TAS is a scheduling extender, it sits alongside the Kubernetes scheduler and gives it hints about which platforms offer the best signal for a given workload. It can block placement on platforms in the danger zone, and it can even reschedule workloads from one platform to another if the data passes some critical threshold, such as there not being enough bandwidth available or if there’s some critical health issue likely to hit the server.

TAS works on any telemetry you can think of, with signals coming through Prometheus or some other metrics database. Anything that can be expressed as a numeric signal – including categories – can be used to influence or direct placement with TAS. That lends itself to a wide range of use cases from power management to dealing with cache misses and device allocation.

At Kubecon Amsterdam Tom Golway, Chief Technologist at Hewlett Packard Enterprise’s Advanced R&D group, and I showed a demo that combined a bunch of these signals – including everything from network bandwidth to resource NUMA alignment – into a single “golden” telemetry signal for workload placement.


Q5: What other features does K8s need to further determinism and high performance?

A: With Cloud Native Network Functions you’ve got a complicated system with specific performance needs. From a high level, determinism is more important than pure performance – you can add more hardware to boost throughput, but more servers won’t help if you can’t predict what you’ll get from each new workload.

Kubernetes wasn’t really built with high performance or low latency computing in mind, so there’s still a lot of places to improve. One of the big roadblocks right now is NUMA topology management – where the physical location of resources like CPU, memory and network cards can have a big impact on workload performance.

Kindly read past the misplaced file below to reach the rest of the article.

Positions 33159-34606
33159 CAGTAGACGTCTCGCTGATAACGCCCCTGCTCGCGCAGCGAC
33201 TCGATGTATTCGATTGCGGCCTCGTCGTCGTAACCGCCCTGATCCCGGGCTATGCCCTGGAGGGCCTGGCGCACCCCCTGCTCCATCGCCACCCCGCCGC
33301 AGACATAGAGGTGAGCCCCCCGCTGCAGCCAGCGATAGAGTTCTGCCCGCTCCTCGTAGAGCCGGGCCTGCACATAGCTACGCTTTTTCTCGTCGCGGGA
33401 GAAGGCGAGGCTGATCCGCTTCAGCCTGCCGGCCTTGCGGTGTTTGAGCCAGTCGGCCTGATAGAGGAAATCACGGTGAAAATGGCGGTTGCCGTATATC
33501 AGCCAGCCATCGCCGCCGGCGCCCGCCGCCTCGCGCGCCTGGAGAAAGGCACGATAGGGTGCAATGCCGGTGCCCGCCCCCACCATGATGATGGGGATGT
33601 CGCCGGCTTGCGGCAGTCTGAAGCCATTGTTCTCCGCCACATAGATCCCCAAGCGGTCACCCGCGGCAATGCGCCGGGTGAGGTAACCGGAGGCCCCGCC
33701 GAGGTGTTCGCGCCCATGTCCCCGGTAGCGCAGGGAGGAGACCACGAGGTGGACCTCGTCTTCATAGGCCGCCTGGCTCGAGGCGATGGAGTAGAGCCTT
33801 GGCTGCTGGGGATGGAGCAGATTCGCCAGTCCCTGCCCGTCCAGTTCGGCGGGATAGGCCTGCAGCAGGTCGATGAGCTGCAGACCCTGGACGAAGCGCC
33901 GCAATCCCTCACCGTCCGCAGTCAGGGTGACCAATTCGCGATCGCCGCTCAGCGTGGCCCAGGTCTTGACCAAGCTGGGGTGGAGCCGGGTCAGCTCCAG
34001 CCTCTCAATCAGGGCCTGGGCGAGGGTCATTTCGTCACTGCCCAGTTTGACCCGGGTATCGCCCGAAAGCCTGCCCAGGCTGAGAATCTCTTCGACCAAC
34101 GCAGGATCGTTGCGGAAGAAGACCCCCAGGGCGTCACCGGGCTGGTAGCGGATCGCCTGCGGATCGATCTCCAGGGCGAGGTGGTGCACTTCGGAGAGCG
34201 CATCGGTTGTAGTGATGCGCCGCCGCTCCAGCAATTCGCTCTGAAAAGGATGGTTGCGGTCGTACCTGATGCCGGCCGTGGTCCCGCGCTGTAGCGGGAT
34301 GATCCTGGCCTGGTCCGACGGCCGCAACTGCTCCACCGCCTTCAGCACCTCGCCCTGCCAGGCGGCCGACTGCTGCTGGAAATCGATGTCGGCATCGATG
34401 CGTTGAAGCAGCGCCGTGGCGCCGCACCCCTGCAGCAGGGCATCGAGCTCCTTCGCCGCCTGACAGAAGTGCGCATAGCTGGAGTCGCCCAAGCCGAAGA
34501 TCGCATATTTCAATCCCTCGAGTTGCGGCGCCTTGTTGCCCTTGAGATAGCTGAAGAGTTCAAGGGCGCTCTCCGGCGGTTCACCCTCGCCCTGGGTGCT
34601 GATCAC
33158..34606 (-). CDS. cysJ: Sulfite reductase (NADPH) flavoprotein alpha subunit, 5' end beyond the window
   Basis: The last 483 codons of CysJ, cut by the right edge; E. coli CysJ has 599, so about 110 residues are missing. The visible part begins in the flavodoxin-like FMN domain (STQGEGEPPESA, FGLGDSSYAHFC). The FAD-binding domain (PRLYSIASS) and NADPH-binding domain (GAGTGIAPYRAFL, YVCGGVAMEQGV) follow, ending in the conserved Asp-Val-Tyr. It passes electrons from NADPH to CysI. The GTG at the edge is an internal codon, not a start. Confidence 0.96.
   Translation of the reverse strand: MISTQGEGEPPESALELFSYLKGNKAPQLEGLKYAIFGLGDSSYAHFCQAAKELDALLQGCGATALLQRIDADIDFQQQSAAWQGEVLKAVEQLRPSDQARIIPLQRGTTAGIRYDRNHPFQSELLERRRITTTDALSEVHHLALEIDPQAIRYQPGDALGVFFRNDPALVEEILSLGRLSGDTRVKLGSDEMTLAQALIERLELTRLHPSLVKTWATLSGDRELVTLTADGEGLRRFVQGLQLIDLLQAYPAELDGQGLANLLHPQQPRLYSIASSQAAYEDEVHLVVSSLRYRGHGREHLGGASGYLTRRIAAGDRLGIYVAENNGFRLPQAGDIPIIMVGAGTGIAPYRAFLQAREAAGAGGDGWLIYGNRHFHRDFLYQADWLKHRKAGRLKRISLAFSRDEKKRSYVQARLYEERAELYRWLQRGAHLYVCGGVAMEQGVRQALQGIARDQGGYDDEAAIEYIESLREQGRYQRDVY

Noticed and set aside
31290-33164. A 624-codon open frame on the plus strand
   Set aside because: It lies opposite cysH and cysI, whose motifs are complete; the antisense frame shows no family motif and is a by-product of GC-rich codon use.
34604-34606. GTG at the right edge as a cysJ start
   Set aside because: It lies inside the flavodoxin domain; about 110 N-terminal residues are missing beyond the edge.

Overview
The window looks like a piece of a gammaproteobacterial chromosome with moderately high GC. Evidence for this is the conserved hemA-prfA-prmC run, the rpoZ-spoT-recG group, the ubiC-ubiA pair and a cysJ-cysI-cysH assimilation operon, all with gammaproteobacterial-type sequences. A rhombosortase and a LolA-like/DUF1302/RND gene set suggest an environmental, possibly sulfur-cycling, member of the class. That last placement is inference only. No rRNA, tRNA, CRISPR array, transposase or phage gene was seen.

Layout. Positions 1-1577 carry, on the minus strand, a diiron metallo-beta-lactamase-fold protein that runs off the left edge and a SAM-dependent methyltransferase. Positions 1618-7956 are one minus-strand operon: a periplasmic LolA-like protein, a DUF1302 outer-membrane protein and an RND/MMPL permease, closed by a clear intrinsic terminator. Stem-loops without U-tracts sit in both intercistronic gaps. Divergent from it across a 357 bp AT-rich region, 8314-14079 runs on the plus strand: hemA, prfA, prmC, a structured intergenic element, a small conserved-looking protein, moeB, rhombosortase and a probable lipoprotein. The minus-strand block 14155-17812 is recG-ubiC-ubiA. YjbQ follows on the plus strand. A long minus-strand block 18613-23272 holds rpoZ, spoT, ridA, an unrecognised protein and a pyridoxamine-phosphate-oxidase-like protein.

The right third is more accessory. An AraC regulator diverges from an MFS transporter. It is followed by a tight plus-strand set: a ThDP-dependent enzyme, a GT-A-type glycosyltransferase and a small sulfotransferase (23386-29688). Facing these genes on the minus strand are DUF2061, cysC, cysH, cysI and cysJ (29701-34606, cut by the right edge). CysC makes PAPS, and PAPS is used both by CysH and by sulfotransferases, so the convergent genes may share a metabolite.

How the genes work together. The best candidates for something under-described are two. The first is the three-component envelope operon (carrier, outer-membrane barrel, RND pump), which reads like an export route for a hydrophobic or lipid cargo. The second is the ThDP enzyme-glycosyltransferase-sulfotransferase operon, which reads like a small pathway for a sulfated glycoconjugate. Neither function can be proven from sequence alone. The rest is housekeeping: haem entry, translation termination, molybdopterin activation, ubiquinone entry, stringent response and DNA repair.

Topology Manager – worked on by my colleague Conor Nolan and others in the community - has been a part of Kubelet since last year. It solves the NUMA issue at the node level, but there’s a gap at the cluster level. The Kubernetes control plane isn’t able to manage the NUMA needs of workloads, and the result is unpredictable performance degradation.

There’s a community effort today to bring Topology Aware Scheduling to Kubernetes. That’s the next big step for offering deterministic performance, but there’s still a lot of room to make these technologies accessible and usable.


Q6: How do you see the evolution of these technologies moving forward?

A: I think it’s important to remember that most developers don’t want to think about hardware – they just want their workload to run. But there’s lots of exciting stuff happening on the hardware level – with more forms of compute like QAT and specialized AI chips seeing increased adoption – and that’s going to improve performance of key workloads.

What we need to find in the Kubernetes world is the right abstraction to give developers and operators the tools to understand a platform in terms of its capabilities instead of in terms of its hardware. It’s almost like a communication problem – the hardware has these great capabilities, but it’s buried in Byzantine yaml so users have trouble getting it. The right expression will carry the full power of the hardware, make sense in Kubernetes semantics, and still be understandable from an end user perspective.


Learn more:

Telemetry Aware Scheduling:

Kubecon EU 2020 talk:

CNCF Talk: